3. Contact everyone you have ever known

Perhaps you are happy with your hourly rate and your terms but want to increase your customer base. The new year is the perfect excuse to get in touch with everyone you have ever known! Wish them a happy new year and remind them about your services and let them know how happy last year’s clients were. Don’t leave this until you aren’t busy. As you know, it can take months for a project to come to fruition, and there’s no harm in getting the wheels turning right away.

4. Befriend your competition

As a freelancer, your competition can actually enhance your business. If you work in tandem with someone who has similar skills to you, then you can pass over work to each other and essentially grow as a business – perhaps even co-branded. Similarly, someone who you perceive to be a competitor might actually have different strengths, meaning that a partnership whereby each of you takes on a different role (one copy-editor and one content editor, for example) might actually help you to expand.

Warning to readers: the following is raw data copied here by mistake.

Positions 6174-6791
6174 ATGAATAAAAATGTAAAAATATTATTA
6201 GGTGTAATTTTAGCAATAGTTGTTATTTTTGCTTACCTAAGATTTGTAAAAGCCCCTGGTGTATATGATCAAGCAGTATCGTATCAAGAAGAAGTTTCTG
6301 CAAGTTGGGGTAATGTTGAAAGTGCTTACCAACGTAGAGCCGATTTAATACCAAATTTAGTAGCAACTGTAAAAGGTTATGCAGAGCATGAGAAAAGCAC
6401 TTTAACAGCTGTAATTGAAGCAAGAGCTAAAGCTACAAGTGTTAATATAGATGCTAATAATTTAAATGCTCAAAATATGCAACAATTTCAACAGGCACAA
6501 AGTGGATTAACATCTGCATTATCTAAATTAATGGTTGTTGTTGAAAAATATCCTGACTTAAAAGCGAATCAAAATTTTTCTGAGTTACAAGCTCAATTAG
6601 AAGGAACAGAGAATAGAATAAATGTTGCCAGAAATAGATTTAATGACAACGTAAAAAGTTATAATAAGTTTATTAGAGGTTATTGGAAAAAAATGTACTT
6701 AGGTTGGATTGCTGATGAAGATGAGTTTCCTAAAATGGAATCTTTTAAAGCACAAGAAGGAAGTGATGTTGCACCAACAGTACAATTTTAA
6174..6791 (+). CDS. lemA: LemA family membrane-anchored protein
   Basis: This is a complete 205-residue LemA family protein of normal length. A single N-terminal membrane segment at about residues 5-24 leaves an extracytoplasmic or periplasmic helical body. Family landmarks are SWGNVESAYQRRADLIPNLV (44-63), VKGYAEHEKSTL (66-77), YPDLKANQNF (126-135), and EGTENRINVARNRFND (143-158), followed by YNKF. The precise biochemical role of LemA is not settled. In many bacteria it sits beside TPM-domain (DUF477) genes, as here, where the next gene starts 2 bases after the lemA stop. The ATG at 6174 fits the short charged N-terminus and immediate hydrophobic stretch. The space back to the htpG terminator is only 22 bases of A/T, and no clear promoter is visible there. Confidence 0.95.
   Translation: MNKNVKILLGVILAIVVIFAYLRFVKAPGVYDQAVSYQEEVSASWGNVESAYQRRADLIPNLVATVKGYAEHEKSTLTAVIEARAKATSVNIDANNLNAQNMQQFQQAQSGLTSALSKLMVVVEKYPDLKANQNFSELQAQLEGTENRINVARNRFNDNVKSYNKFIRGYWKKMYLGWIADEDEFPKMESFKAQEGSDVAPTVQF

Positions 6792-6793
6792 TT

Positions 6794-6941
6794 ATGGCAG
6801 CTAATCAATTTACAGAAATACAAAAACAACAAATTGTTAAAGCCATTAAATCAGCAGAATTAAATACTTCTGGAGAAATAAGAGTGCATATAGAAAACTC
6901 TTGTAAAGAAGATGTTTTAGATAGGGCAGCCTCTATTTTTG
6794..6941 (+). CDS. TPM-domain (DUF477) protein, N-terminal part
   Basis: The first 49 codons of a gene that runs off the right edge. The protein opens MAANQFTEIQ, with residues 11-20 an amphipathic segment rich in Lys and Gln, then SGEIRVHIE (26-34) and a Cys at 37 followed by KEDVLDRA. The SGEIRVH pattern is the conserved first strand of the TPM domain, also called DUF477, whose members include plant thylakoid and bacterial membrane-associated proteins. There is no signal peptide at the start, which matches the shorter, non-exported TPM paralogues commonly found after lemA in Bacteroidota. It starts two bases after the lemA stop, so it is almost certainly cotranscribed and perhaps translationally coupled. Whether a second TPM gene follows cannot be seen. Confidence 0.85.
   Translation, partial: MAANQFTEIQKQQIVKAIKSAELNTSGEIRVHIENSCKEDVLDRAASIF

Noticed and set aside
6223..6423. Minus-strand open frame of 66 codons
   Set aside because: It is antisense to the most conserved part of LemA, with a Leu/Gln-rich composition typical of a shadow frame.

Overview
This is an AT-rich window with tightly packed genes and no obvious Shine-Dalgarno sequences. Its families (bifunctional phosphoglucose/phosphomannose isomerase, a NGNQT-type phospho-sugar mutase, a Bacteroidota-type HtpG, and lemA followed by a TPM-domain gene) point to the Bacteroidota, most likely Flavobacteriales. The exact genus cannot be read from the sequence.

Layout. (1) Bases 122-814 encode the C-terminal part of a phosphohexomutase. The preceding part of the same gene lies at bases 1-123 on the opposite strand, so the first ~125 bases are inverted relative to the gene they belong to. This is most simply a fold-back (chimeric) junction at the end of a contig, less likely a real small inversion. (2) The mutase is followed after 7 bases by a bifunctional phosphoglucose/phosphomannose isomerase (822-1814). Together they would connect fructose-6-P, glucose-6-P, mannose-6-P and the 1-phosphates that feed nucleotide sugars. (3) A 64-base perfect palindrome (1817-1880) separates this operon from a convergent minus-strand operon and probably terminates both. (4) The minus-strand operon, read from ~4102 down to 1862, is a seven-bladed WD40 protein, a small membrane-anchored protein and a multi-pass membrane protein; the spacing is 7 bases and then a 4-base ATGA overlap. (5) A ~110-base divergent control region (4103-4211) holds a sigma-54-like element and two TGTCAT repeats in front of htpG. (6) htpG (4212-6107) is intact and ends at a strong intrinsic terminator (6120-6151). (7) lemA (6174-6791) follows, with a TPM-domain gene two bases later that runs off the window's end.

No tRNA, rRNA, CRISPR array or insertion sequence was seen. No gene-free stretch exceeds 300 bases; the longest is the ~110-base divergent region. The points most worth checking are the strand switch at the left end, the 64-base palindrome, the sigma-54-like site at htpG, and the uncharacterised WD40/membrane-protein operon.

5. Sort out your website

Your website is your shop window. Even if you mainly work on print projects, your prospective customers will judge you by your site. Do you have a brand? Is it modern enough? Can you find examples of client projects and is it easy to contact you? All of these things are basic and can be achieved much more cheaply than you might expect. Experiment with templates until you are happy with your design, or hire a professional to make sure you are set to impress.

6. Meet people in person

The benefit of freelancing is that you can work from the comfort of your own home. However, meeting people in the flesh can really boost your business by helping you to promote yourself and your business and by keeping you abreast of what’s happening in the industry. BookMachine events are a good starting point. [As are SfEP local groups – Ed.]